If you were tempted by our glowing review of Samsung’s £5800 flagship UE65JS9500 TV last month, but weren’t willing to break the bank to get it, then we have some good news – the Samsung UE65JS8500 could be just the TV for you.
The UE65JS8500 belongs to the ‘Series 8’ range, one below the JS9500, but it shares a lot of its pros: a stunning 65in curved screen; Samsung’s proprietary SUHD nano-crystal technology; and smarts more fruitful than a vegetable plot.
As expected, it takes a slight hit on performance in comparison (namely picture subtlety) and there’s less metal and no built-in camera.
That said, it’s a step-up from other Samsung models we’ve seen, basically a bigger UE55JS8500 (£2600) and marginally better UE65JU7000 (£2750). And if you’ve got the extra buck, you’ll be spending it on performance here, if nothing else.
The Samsung UE65JS8500's picture is so impressive out of the box we’re almost tempted to forego our routine THX Optimizer disc tests.
We don’t, of course, but the necessary changes are more a case of fine-tuning than drastic alterations.
Playing some native 4K content, it’s hard not to be glued to the screen. Threadlike lines and punch-packing colour eat up every pixel. Its devotion to detail, dramatic contrast and convincingly natural hues speak volumes about realism, while its motion-savvy delivery is smooth enough not to warrant much in the way of processing modes.
Even during relatively dull scenes – ones you might usually consider as an opportune moment to put the kettle on – the Samsung looks interesting enough to string you along.
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As with any 4K TV, the real challenge is upscaling lower-resolution content. We load up a Blu-ray of Neill Blomkamp’s futuristic robot romp Chappie, and the Samsung UE65JS8500 exhibits the same strengths as when showing 4K content.
It remains faithful to Blomkamp’s vision of the robotic do-gooders, with each mechanical detail as sharp as a pin, their colourful patches and bright lights well judged too.
Banners and graffiti on the walls jump out against the bleakness of the near-future Johannesburg backdrop, and the film’s trickier shadings of colour are handled with nuance.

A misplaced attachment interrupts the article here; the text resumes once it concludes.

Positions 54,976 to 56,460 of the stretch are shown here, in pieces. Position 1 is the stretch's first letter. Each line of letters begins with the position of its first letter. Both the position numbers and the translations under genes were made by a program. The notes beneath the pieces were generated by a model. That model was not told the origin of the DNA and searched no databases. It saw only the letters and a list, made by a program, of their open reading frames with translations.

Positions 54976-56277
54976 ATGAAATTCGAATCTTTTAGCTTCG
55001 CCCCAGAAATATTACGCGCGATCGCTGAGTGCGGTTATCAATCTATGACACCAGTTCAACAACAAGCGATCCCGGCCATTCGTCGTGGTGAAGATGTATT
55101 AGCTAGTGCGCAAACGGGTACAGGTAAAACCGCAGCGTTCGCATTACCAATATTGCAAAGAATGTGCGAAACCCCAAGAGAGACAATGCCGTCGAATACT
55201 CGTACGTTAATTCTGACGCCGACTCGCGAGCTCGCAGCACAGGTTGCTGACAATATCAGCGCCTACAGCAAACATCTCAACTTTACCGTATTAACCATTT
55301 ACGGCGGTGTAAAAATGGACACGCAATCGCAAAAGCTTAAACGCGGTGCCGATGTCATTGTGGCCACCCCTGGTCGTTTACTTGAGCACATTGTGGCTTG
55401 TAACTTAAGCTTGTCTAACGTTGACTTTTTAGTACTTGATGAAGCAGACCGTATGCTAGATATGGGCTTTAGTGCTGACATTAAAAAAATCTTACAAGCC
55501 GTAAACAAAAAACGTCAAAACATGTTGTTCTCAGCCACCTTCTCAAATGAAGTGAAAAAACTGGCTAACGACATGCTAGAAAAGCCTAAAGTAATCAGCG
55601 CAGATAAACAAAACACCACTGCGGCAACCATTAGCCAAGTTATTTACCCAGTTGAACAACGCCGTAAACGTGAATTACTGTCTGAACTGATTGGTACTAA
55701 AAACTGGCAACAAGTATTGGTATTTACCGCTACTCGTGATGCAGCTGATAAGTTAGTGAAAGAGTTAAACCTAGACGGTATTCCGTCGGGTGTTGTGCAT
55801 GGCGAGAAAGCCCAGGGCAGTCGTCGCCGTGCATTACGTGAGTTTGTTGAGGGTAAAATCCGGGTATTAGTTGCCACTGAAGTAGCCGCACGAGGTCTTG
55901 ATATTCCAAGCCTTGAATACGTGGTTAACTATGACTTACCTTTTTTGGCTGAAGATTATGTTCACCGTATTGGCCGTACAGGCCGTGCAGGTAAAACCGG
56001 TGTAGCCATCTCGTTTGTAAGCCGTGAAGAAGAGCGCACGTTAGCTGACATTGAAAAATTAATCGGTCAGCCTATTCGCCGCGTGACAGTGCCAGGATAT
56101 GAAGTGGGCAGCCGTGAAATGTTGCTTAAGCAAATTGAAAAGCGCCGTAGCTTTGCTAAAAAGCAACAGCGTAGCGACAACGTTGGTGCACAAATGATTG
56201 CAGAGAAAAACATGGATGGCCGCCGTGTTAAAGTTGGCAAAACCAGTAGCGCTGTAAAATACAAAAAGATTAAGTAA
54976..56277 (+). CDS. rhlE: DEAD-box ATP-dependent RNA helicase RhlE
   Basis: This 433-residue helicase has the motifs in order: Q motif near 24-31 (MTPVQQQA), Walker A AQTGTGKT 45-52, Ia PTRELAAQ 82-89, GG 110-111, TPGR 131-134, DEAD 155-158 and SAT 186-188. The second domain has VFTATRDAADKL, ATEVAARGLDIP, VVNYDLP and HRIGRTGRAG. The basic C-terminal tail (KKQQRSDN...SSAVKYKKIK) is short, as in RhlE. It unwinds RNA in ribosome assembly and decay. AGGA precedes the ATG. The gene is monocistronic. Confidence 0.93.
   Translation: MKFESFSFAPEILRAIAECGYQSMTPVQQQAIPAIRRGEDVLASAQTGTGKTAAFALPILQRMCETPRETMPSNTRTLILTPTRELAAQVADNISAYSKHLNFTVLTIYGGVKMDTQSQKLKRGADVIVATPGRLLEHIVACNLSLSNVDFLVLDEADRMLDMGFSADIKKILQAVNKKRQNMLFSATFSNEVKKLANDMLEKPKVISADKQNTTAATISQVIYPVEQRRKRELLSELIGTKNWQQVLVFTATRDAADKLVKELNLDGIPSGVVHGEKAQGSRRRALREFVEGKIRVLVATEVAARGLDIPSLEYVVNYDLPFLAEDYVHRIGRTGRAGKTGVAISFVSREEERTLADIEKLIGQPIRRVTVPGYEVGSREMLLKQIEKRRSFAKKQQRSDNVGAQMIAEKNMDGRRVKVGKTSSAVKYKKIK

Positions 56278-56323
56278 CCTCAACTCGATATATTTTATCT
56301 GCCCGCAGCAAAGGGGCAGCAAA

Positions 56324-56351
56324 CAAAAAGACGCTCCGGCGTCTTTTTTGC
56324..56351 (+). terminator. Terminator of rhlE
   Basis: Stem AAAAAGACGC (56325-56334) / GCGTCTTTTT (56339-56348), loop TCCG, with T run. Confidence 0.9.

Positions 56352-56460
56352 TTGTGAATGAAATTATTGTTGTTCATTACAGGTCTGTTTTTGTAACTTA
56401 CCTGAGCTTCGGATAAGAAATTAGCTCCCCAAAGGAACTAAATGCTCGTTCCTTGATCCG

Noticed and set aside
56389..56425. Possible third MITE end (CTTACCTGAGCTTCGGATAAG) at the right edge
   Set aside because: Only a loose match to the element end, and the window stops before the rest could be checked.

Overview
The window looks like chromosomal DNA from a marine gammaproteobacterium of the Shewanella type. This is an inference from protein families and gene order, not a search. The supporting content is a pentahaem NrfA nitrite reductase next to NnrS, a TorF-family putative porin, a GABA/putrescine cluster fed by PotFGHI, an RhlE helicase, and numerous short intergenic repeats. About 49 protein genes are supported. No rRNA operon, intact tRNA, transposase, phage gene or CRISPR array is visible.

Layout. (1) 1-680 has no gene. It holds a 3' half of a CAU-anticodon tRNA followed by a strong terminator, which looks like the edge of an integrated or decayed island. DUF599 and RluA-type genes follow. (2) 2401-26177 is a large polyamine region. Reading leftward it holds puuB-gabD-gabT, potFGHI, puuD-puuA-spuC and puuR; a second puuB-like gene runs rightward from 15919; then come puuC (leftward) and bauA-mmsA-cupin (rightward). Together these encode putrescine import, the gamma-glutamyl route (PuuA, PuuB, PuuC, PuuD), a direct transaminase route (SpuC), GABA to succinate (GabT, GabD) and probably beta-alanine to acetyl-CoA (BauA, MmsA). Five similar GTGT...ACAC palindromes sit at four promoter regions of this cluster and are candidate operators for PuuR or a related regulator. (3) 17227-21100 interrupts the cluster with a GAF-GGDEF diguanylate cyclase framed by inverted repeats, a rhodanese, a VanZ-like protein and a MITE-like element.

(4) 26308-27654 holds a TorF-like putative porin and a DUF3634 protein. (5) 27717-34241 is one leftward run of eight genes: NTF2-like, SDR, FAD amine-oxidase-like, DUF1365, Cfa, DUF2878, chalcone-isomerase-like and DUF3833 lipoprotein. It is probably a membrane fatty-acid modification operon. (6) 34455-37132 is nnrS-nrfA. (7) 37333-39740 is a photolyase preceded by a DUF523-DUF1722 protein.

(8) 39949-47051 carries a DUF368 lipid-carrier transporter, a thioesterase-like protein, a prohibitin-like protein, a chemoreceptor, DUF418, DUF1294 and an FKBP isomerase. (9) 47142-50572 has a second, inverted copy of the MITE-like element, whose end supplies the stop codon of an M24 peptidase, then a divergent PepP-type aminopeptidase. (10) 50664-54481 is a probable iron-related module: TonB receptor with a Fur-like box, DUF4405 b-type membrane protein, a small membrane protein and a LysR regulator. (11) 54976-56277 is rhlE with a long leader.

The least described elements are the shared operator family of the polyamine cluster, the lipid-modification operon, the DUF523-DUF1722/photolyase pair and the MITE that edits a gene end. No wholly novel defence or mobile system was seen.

The Samsung doesn’t discriminate against black detail, so you’re not left in the dark (literally) when it comes to gloomier scenes.
It takes the intentionally jerky camera movements in its stride and even the high-intensity car chases and robot acrobatics cause few problems. We’d imagine this would translate well into 3D but sadly, the necessary glasses are an optional extra at £15 per pair from Samsung’s website.
Out of curiosity, we end with a relatively dated DVD copy of Star Wars: Return of the Jedi and it’s not a decision we lament.
There’s shine to C3PO, punch to R2D2’s lights and as much detail in Chewbacca’s coat and Jabba the Hutt’s face as you can expect from a TV 'making up' 95 per cent of the picture.
Colours are pretty on-point and although objects in the background are understandably soft, picture noise is largely muted. Upholding contrast well, it produces a striking standard-definition picture that won’t consign your DVD collection to the bin.
Standard-definition broadcasts are of a similar high quality.
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The Samsung’s speakers can’t quite summon the bass weight or dynamics to deal with Chappie’s funky sci-fi score, though that’s not for want of trying. Generally, it sounds clear and communicative – more solid than expected too.
Music (and other media) can also be played from a smartphone via wi-fi direct or, if you have a compatible device, the TV’s screen-mirroring function.
But we’d always advise getting a dedicated sound system for music playback.
The smart hub is, of course, one of the TV’s main attractions and it offers the full suite of apps (Netflix, Amazon, catch-up TV, you know the drill). These aren’t just chucked at you in a daunting list but neatly organised into categories and at the mercy of a search bar.
This intuitive, user-friendly approach – ubiquitous across the platform – is down to Samsung’s new open-source OS Tizen, which ditches last year’s smart portal for an overlaying strip of pop-up cards that opens doors to recent and featured content.
Think LG’s WebOS but less colourful and not quite as slick. The whole experience is easy to get along with, though, as are the basic and smart remotes – both well designed and instinctive to use.
Multi-tasking is encouraged: you can enter split-screen to view two sources at once. Face recognition and motion control features can also be unlocked via an optional camera that plugs into the back of the TV’s USB slot.
Joining it are component inputs and Ethernet and satellite sockets, but as with all Samsung’s 2015 smart TVs, the lion’s share of connections (four HDMI and two USB inputs and an optical output) are housed in a separate One Connect Mini box so you don’t have to squeeze between the wall and TV to plug in your Xbox.
It’s not the ‘wow’ design you may expect from a premium TV, but we prefer the understated, discreet design of its thin brushed-grey bezel to the overtly shiny one on Samsung’s flagship set. The minimalist design is tidy and well finished – even the back panel has a stylishly ribbed texture.
The screen has a subtle curve, and the central metal bar stand will make it easy to accommodate on a range of AV rack sizes.
On the flipside, it’s not quite sturdy enough to avoid a wobble if you knock into the telly, so be careful.
With more sizes, resolutions and competing TV technologies than ever, choosing the right TV for your needs is becoming increasingly complex.
However, if you’re after big-screen thrills, consider 4K a must-have and can stretch to £3000, we can’t think of a better option than this. The Samsung UE65JS8500 won’t let you down.
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